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What’s all this fuss about HPV?

HPV infection is a sexually transmitted disease (STD) that is caused by the human papillomavirus (HPV). Human papillomavirus is the name of a group of viruses that includes more than 100 different strains or types. Of these, approximately 30 different types of HPV infect the genital area and are spread primarily through any type of genital contact. Most HPV infections have no signs or symptoms; therefore, most infected persons are unaware that they have HPV or if they transmitted the disease to their partner. Approximately 20 million people are currently infected with HPV. At least 50 percent of sexually active men and women acquire genital HPV infection at some point in their lives. All types of HPV can infect both men and women equally, however women...

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Endometriosis

What is endometriosis? The lining of the uterus is called the endometrium. Sometimes this tissue grows elsewhere in the body. This condition, called endometriosis, can cause pain that ranges from mild to severe. Left untreated, endometriosis can cause infertility. Endometriosis is a long-term condition, with symptoms that may occur off and on until menopause. What are the symptoms of endometriosis? Women who have endometriosis often show no symptoms. When there are symptoms, they can include: pelvic pain before or during the menstrual cycle pelvic pain during sex, bowel movements or urination menstrual bleeding more than once a month How is endometriosis diagnosed? To determine whether you have endometriosis, Dr. Sargent may conduct one or more of the following: pelvic pain questionnaire review (Pelvic Pain Assessment Form) physical and pelvic examinations ...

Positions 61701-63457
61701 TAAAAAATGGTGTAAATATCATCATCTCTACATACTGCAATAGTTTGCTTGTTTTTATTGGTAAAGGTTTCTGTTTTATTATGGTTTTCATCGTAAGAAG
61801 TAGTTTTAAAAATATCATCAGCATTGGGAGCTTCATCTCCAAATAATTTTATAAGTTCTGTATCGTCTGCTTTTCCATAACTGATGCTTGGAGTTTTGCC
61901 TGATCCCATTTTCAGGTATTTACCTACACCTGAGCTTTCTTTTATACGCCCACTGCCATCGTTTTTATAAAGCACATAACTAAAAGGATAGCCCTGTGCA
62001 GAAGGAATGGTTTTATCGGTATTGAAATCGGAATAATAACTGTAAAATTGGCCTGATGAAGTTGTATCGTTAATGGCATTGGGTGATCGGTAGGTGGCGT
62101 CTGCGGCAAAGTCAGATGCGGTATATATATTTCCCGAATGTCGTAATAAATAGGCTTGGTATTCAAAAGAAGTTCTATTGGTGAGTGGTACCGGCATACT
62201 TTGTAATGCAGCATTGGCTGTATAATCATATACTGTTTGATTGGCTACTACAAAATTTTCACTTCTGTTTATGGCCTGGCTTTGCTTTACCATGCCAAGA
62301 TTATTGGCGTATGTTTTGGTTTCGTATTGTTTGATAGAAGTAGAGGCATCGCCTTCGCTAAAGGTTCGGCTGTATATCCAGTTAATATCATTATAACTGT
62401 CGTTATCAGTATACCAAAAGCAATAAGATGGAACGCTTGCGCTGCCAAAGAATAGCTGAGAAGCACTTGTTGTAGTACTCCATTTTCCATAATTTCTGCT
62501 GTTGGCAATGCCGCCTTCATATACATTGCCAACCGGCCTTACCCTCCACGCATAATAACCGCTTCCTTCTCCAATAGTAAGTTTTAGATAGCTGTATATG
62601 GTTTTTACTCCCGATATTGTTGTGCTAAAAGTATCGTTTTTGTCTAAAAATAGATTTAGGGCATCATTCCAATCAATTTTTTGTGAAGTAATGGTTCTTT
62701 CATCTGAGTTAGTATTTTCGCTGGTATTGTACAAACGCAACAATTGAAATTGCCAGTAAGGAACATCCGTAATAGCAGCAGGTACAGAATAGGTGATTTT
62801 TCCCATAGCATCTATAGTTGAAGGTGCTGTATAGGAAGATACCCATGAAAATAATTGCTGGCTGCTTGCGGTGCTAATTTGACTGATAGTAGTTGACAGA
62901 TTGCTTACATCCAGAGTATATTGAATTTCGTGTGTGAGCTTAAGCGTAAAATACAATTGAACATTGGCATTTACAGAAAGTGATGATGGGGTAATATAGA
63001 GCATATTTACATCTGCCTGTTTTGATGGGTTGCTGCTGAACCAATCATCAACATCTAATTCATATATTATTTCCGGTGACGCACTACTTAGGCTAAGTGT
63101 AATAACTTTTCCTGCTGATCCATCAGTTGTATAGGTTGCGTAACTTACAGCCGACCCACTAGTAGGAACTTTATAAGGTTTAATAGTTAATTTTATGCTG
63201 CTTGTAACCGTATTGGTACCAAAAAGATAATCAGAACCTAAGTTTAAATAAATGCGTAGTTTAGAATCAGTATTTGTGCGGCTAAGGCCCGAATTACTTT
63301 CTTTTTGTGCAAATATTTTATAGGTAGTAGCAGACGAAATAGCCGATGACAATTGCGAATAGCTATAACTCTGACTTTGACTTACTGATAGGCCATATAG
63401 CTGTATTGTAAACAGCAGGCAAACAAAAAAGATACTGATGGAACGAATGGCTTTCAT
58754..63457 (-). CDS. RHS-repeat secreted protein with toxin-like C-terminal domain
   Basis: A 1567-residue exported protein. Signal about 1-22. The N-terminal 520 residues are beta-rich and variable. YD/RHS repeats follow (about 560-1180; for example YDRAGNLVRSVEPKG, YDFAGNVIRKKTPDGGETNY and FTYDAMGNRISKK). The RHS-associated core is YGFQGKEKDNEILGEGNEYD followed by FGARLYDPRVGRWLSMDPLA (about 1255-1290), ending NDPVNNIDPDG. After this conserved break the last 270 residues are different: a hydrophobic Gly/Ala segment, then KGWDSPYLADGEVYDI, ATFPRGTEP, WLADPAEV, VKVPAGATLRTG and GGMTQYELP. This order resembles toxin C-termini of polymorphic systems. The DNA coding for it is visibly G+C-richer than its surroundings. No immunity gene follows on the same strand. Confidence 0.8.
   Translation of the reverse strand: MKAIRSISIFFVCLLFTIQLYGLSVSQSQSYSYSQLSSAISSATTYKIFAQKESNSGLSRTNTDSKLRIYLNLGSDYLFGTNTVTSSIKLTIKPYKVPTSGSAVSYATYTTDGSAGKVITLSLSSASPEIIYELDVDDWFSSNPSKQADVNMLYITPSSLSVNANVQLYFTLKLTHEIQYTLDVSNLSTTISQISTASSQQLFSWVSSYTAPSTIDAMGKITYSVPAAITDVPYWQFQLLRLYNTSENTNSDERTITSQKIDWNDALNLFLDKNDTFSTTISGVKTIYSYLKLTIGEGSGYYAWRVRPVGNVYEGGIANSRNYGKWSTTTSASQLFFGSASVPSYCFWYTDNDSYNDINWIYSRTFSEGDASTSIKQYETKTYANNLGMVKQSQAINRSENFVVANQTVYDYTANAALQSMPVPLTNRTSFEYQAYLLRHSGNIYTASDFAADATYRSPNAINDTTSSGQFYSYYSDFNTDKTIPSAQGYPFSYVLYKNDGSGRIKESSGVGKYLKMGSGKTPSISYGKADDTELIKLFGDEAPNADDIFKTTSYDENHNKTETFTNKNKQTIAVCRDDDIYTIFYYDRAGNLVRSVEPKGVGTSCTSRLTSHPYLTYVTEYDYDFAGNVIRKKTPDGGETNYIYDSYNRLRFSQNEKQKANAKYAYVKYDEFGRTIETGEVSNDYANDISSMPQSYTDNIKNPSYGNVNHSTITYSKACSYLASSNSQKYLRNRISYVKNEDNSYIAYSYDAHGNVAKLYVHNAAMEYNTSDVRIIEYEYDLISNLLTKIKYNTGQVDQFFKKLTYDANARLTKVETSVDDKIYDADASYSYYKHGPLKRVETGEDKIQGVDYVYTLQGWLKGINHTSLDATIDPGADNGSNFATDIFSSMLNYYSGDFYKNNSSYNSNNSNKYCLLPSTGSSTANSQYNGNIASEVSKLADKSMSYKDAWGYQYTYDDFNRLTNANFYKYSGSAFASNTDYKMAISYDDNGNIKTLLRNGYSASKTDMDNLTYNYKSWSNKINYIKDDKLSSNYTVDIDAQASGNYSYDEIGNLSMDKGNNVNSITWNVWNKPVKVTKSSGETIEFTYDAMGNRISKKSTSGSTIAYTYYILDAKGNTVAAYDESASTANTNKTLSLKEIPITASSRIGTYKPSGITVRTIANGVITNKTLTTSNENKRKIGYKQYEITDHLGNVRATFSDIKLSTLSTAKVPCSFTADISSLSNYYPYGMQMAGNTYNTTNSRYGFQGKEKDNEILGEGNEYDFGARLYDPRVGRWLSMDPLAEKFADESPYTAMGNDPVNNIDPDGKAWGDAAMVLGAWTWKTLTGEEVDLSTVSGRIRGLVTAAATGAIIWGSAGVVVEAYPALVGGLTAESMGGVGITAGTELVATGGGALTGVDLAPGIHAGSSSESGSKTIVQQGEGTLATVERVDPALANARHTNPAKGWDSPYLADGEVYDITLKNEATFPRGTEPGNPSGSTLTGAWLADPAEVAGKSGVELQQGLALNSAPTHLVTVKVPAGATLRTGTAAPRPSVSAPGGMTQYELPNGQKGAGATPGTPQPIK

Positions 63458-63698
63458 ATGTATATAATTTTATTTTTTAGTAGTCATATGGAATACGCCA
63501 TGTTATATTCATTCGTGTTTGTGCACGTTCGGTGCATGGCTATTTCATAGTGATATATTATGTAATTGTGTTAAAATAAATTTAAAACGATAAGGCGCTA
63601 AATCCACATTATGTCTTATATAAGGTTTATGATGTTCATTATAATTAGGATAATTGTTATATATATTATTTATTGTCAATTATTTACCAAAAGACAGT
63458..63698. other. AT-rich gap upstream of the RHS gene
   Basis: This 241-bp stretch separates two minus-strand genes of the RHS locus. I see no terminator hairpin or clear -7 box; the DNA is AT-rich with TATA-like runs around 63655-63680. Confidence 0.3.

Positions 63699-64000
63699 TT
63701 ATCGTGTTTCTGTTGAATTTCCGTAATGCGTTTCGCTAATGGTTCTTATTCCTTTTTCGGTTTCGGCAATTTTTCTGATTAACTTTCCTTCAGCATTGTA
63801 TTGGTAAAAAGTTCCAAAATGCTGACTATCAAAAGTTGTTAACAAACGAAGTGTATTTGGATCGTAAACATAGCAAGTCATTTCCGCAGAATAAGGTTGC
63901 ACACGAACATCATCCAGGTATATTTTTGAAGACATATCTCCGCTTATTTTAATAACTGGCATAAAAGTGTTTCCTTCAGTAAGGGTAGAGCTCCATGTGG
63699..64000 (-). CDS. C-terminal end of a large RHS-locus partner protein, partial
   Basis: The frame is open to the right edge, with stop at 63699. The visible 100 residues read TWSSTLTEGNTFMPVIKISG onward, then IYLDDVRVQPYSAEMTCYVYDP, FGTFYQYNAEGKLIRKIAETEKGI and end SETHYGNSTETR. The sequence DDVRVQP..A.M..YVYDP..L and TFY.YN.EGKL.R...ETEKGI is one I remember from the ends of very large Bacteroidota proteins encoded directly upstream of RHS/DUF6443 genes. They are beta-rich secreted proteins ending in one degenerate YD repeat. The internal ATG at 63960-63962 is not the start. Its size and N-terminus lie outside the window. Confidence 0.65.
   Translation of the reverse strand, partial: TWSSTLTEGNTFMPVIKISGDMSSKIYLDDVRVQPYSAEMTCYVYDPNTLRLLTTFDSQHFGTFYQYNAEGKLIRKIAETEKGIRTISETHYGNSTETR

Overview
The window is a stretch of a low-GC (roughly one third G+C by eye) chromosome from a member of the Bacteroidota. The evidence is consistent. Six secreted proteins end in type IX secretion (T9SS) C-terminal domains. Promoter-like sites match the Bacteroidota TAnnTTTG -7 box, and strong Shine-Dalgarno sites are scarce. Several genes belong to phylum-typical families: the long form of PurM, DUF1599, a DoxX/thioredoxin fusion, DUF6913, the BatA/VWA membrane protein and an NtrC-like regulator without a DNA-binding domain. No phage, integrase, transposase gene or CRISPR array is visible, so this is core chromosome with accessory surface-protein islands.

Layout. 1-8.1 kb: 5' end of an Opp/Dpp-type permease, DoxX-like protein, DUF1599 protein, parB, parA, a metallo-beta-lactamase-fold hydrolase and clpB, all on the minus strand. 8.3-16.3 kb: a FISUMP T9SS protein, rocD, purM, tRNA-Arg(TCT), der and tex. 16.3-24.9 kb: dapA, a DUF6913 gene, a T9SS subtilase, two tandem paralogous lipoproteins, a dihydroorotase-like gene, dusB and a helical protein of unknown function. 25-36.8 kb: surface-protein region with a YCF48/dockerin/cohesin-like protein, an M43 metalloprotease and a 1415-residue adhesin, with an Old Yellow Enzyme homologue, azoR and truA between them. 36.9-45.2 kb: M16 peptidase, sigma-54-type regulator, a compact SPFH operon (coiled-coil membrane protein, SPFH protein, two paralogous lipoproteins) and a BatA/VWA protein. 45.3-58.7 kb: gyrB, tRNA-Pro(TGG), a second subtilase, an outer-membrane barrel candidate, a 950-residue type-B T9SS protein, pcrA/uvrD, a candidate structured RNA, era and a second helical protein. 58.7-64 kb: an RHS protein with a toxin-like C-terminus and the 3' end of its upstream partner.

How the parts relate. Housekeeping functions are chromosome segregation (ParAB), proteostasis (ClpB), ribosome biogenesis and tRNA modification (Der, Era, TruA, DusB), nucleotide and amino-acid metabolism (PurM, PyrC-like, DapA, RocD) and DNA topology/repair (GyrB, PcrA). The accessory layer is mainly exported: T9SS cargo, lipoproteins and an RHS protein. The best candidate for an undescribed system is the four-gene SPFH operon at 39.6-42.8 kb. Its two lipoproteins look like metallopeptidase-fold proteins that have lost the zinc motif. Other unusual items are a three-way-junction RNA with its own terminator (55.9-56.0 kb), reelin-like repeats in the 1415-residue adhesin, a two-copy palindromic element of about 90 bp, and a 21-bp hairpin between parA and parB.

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Dysmenorrhea

What is dysmenorrhea? More than half of menstruating women experience mild pain one or two days a month. This pain usually comes from the uterus, which is a muscle that can expand and contract. During some menstrual periods, the uterus contracts more strongly than usual, and this can cause a cramping pain. When the pain is severe enough to interfere with normal activity, it is called dysmenorrhea. In most cases, dysmenorrhea can be successfully treated with medications. Symptoms of dysmenorrhea can include: cramps or pain in the lower back or abdomen a pulling sensation in the inner thighs diarrhea vomiting dizziness nausea headache Dysmenorrhea may simply be related to strong uterine contractions during menstruation, or it may a sign of an underlying disorder such as fibroids (benign tumors...